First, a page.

The people of California voted to enact Proposition 8, the "Victim‟s Bill of Rights," on June 8, 1982. The proposition added article I, section 28, subdivision (b) to the California Constitution, which declared that "all persons who suffer losses as a result of criminal activity shall have the right to seek and secure restitution from the persons convicted of the crimes causing the losses they suffer." Article I, section 28, subdivision (b) required the Legislature to enact these rights within one calendar year; Section 1202.4 was one of many statutes passed in response.
The purpose of Section 1202.4 reflects the mandate of the article I, section 28, subdivision (b). Section 1202.4 starts: "It is the intent of the Legislature that a victim of crime who incurs any economic loss as a result of the commission of a crime shall receive restitution directly from any defendant convicted of that crime." All defendants who have been convicted of a crime must make restitution for the economic losses suffered by their victims as well as to pay a fine payable to the Restitution Fund.*fn6 As set out in Section 1202.4, subdivision (f), full restitution for the victim‟s economic loss is required, unless the court finds "compelling and extraordinary reasons for not doing so."
While Section 1202.4 is partly based on the right of victim compensation set out in Proposition 8 and article I, section 28, subdivision (b) of the California Constitution, restitution orders also serve the state‟s interest "in rehabilitation and punishment." (People v. Moser (1996) 50 Cal.App.4th 130, 135.) Accordingly, restitution also serves a rehabilitative purpose by " "ensur[ing] that "amends [are] made to society for the breach of the law.‟ " (People v. Crow (1993) 6 Cal.4th 952, 957.) It acts as a "deterrent to future criminality" by forcing criminals to directly face the harm they have caused to their victims. (Ibid.; see People v. Moser, supra, at p. 134.) "The direct relation between the harm and the punishment gives restitution a more precise deterrent effect than a traditional fine." (People v. Moser, supra, atpp. 135-136.)
"In ascertaining the Legislature‟s intent, we turn first to the language of the statute, giving the words their ordinary meaning." (People v. Broussard (1993) 5 Cal.4th 1067, 1071.) We must follow the statute‟s plain meaning, if such appears, unless doing so would lead to absurd results the Legislature could not have intended. (People v. Broussard, supra, at p. 1071; Lungren v. Deukmejian (1988) 45 Cal.3d 727, 735; Younger v. Superior Court (1978) 21 Cal.3d 102, 113.)*fn7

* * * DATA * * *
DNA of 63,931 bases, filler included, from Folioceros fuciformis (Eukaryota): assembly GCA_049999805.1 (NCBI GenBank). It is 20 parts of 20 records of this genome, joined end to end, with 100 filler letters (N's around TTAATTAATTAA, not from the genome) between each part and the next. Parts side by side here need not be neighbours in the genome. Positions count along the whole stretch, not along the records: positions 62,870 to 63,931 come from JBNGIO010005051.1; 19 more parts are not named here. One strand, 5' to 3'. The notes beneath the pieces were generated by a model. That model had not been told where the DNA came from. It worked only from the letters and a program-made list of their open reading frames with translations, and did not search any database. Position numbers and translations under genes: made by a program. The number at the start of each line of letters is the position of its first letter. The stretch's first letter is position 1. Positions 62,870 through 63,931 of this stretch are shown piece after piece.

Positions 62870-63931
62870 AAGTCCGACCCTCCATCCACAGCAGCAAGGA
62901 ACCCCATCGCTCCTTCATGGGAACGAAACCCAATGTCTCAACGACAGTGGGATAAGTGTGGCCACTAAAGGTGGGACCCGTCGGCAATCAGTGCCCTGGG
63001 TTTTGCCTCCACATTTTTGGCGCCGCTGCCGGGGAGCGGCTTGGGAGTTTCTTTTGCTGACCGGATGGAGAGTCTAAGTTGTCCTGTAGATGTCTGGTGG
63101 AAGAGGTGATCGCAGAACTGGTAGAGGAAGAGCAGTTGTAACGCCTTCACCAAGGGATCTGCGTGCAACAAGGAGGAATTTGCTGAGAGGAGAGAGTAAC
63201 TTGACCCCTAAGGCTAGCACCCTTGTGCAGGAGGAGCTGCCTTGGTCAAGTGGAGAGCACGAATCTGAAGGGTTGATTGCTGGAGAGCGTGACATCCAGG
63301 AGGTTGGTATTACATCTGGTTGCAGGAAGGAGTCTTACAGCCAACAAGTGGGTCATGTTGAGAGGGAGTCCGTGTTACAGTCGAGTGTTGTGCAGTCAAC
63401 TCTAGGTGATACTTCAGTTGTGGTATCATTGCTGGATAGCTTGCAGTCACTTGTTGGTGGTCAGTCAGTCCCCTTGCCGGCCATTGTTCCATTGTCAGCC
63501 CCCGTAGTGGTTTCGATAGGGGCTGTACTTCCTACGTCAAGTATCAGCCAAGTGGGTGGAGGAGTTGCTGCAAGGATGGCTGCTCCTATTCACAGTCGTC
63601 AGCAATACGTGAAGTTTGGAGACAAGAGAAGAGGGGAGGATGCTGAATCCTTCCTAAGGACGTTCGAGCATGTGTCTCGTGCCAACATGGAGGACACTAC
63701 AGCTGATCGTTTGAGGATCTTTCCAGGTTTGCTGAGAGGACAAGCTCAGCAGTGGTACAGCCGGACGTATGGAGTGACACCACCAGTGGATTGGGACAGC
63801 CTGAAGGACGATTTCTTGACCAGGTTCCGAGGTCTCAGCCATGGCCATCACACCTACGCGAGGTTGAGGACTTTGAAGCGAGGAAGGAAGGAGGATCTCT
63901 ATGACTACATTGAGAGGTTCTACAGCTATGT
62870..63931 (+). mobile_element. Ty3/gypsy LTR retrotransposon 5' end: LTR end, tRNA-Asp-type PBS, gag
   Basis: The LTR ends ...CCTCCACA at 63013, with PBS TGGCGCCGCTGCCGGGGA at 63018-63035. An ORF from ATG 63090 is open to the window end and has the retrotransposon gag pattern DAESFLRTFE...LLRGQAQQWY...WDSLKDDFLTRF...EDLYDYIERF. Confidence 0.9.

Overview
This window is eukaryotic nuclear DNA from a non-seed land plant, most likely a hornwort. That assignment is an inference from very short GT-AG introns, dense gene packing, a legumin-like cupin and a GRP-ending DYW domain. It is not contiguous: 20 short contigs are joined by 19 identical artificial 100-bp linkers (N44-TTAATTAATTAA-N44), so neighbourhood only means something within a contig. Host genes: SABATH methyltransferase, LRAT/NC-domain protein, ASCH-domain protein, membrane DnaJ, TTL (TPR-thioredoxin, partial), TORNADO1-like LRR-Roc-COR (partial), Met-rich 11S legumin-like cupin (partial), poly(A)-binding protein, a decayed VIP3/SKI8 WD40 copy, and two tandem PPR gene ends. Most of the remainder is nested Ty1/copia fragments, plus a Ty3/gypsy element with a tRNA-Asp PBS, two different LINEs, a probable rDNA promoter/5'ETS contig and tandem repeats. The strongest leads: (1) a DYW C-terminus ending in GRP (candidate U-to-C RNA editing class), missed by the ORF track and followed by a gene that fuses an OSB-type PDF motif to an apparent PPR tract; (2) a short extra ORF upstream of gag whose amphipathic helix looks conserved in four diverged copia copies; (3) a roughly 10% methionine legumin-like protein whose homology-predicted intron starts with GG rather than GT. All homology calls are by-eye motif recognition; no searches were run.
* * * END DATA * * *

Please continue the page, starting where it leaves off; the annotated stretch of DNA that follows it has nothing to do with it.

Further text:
Section 1202.4, subdivision (f) provides in pertinent part: " . . . [In] every case in which a victim has suffered economic loss as a result of the defendant‟s conduct, the court shall require that the defendant make restitution to the victim or victims in an amount established by court order, based on the amount of loss claimed by the victim or victims or any other showing to the court. . . . " (Italics added.)
Section 1202.4, subdivision (f)(2) provides in pertinent part: "Determination of the amount of restitution ordered pursuant to this subdivision shall not be affected by the indemnification or subrogation rights of any third party. . . . " (Italics added.)
Section 1202.4, subdivision (i)*fn8 provides: "A restitution order imposed pursuant to subdivision (f) shall be enforceable as if the order were a civil judgment." (Italics added.)
Section 1202.4, subdivision (j) provides in pertinent part: " . . . Restitution collected pursuant to this subdivision shall be credited to any other judgments for the same losses obtained against the defendant arising out of the crime for which the defendant was convicted." (Italics added.)
Clearly, these provisions, read together, demonstrate legislative recognition of the distinct and separate right of a victim to pursue a civil remedy irrespective of the restitution order, subject only to the requirement that the civil judgment credit any amounts paid under the restitution order.